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Monday, January 14, 2008

Planning my big Texas Trip

I had been planning this trip for a while. I have never been along the Texas coast south of Galveston. I've never been to Corpus Christi. I've not seen so much of the Rio Grande. This trip is my one chance to see it all one last time.

I'm familiar with Hill Country, the Permian Basin, the Greater Dallas-Fort Worth region, East Texas and its pines, but the southern Plains have always eluded me. I never had a reason to go there until now.

I will hug the Texas border, from the Gulf Coast south of Houston down to the Rio Grande, then continuing up along the Rio Grande to Big Bend country and the Chihuahan desert. The idea is to "taste the Texas border" and understand the intimate issue of immigration that is so close to most Texans.

From my town I will travel toward Houston but turn toward the Gulf before I reach the big city, passing through Freeport, Matagorda, Palacios, Port Lavaca (all which should have massive wildlife to see), Rockport, Corpus Christi, South Padre Island, where I will wade in the shallow shores and photograph the wildlife. Hopefully I get here before Spring Break! I want to spend a night or two along this coast to absorb its famous nightlife. I want to see and feel the ocean waves under the moon. This part of Texas is known to be home to over 500 species of birds, many of which live nowhere else in the US. I figured three to four days to make it down this far, about 600 miles.

I will take a break in Brownsville, have some Tex-Mex food, and walk around the battlefields where the Mexican War began in 1846. I want to get a visual feel for what the Mexicans fought so hard to retain, and what Union troops fought so hard to take it from them. Perhaps this will help me understand Mexicans' desires today to cross so easily across the border. There are three sites within a short drive/walk apart: Rancho de Carricitos where the skirmish began with an ambush on US troops, Battle of Palo Alto and Fort Brown.

Then I will continue along the Rio Grande Valley, aka "the Valley", drive along US Hwy 281 westward as it straddles near the border with Mexico. This area is known for its pink grapefruit and I want to try one fresh off the tree. There are also several marshes and wilflife refuges I want to explore, and several state parks along the river that I want to hike and camp in. The towns along the river, Hidalgo, McAllen, Rio Grande City, Zapata, Laredo are on my itenerary, welcoming me with their Spanish mercados and old square flare. From the coast to Laredo is about 210 miles. This is also home to many Snowbirds who spend the winter months in South Texas.

Once I tank up in Laredo and head further along the border on county road 1472 the desert, the South Texas Plains, begin. This is desolate, barren land and will continue so until I reach Big Bend Country. But if the political situation dictates, I may veer off the border road and go north toward Artesia Wells, Carrizo Springs, back toward the border to Eagle Pass, Del Rio, Marathon. There go another 400 miles.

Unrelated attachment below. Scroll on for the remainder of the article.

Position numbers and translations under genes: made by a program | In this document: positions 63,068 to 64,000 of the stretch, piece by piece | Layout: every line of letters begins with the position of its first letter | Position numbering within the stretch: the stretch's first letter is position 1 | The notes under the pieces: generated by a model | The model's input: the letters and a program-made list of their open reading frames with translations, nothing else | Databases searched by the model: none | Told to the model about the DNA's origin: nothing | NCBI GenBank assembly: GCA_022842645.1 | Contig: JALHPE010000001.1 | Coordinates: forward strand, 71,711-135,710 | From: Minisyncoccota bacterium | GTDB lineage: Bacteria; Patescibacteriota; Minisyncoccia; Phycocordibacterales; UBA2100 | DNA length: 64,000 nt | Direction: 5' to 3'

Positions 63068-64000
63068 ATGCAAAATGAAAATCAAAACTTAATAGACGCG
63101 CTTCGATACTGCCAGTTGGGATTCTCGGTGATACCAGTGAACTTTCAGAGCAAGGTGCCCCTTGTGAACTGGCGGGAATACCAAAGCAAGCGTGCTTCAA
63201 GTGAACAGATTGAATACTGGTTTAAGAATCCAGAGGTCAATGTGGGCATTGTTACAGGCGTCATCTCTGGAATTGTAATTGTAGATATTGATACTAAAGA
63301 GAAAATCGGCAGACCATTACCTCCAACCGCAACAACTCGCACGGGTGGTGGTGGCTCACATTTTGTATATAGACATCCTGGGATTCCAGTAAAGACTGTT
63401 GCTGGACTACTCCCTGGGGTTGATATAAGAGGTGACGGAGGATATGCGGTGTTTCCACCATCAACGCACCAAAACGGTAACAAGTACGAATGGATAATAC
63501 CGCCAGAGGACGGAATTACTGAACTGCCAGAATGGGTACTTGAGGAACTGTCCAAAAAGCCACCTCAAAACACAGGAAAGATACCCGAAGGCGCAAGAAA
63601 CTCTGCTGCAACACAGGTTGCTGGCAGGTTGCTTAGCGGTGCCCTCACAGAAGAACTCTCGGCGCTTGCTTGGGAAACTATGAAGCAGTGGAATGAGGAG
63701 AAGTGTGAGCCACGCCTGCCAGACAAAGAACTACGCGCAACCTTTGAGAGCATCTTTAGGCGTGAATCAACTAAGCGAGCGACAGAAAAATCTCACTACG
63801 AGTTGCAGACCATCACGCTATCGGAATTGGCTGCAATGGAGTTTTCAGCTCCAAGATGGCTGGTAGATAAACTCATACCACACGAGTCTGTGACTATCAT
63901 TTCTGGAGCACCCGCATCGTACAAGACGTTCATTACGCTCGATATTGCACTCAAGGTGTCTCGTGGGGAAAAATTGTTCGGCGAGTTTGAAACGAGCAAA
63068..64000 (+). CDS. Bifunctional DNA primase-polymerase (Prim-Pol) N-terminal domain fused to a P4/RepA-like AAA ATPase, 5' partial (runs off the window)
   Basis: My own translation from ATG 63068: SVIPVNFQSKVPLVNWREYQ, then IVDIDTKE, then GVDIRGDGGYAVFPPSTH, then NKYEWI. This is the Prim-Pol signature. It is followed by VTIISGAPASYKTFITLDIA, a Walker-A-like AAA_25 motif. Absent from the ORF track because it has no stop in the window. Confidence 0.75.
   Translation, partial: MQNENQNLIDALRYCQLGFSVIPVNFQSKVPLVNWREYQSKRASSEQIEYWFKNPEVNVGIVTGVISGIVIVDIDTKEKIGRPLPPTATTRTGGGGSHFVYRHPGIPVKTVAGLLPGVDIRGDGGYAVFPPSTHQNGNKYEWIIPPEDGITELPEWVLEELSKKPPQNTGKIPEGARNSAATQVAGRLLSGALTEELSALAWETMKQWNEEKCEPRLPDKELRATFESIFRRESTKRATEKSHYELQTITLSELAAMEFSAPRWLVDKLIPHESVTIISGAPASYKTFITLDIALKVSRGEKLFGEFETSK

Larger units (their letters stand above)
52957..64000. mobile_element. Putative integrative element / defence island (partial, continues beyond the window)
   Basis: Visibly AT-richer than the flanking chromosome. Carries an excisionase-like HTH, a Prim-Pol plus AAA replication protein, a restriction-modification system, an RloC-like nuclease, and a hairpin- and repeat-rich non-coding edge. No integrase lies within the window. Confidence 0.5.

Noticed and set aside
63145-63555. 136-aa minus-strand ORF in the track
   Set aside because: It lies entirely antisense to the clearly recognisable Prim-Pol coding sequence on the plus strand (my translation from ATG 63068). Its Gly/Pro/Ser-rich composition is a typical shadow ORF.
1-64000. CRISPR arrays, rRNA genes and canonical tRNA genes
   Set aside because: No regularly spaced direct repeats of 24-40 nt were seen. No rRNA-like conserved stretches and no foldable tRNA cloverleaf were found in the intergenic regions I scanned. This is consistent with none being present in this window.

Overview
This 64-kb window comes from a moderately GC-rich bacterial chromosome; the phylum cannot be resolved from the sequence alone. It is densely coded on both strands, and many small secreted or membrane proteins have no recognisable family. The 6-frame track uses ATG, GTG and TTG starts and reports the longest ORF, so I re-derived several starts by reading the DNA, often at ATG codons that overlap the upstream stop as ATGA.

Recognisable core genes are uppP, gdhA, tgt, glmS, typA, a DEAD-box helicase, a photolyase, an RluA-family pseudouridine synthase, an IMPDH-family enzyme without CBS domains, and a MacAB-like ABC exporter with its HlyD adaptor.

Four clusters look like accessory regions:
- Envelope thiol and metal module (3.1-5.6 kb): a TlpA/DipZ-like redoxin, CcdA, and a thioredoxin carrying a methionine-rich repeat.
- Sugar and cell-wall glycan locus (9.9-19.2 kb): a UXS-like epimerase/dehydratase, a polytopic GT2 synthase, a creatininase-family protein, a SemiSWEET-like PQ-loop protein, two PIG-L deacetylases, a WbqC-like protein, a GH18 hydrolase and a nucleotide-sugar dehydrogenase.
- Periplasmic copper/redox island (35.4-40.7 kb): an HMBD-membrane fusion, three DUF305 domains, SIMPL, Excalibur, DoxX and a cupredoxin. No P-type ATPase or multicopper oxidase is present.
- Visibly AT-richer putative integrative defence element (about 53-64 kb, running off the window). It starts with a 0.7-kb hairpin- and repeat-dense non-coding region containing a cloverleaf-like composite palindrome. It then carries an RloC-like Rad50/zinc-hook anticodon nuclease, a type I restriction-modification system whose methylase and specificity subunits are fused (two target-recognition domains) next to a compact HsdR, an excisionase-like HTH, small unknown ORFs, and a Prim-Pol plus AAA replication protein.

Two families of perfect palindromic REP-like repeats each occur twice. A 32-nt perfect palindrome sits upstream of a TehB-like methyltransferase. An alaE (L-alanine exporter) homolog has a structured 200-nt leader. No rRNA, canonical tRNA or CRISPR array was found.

From Marathon south it's Big Bend Country, where I plan on at least three days of hiking/camping and most likely no internet with which I can update this blog. There's a 14-mile hike called the South Rim hike, a strenuous hike for avid hikers. That's a plan for me before leaving the park and continuing on toward Lajitas, Presidio, Alpine, Marfa (where two recent movies, "No Country for Old Men" and "There Will be Blood" were filmed. Marfa is turning into a movie mecca for the modern western. Seeing the town transform from a cattle railroad town to a movie town should be interesting. The dead-end roads and turn arounds mean added mileage, but I figured another 200 miles just getting to and out of Big Bend Country, another 160 getting to Marfa and civilization again.

From Marfa it will be westward toward Van Horn and El Paso, 120 miles west on the tri-state border where the roadtrip officially ends.

A lot of the towns mentioned are 30-50 miles apart and probably don't merit a day visit, but I will judge that when I get there.

Routes can change due to weather, political climate or desire, but the overall focus of the trip will be wildlife, history and a sense of the vast Mexican-Texan border. Distractions will be road-side oddities and local personalities who give me leads and tips for other things to see.

I am reading as much as I can about the coastal and south plains areas of Texas. I want to know more about the history of the place I am driving through, to better appreciate what I am seeing later.

I hope it all works out. I am very excited about this trip, but doing it alone is a bit daunting. Yahoo! says it's over 1800 miles, and I'm sure it will be even more once local mileage is added. At $70 a day that's a lot of money for the trip, most of which will go toward gasoline. I can get by with $20 for food, but $4 for cappuccinos that will get me into HotSpots for a while, even in isolated places like Marfa.

My van will be my primary means of sleep. There are two military installations along the way I will stop in to restock and refresh: Corpus Christi Coast Guard and Langley AFB outside Del Rio. If anything, they have free internet.

I will explore during the day and write/talk to locals at night. There are plenty of free HotSpots in coffeeshops and hotels in the big cities. This connectivity will make this trip stand out from every other travel writer's earlier books.

I hope I haven't neglected anything? One thing I know I need to look into are good digital voice recorders, one that is good outside and that can download to my laptop.

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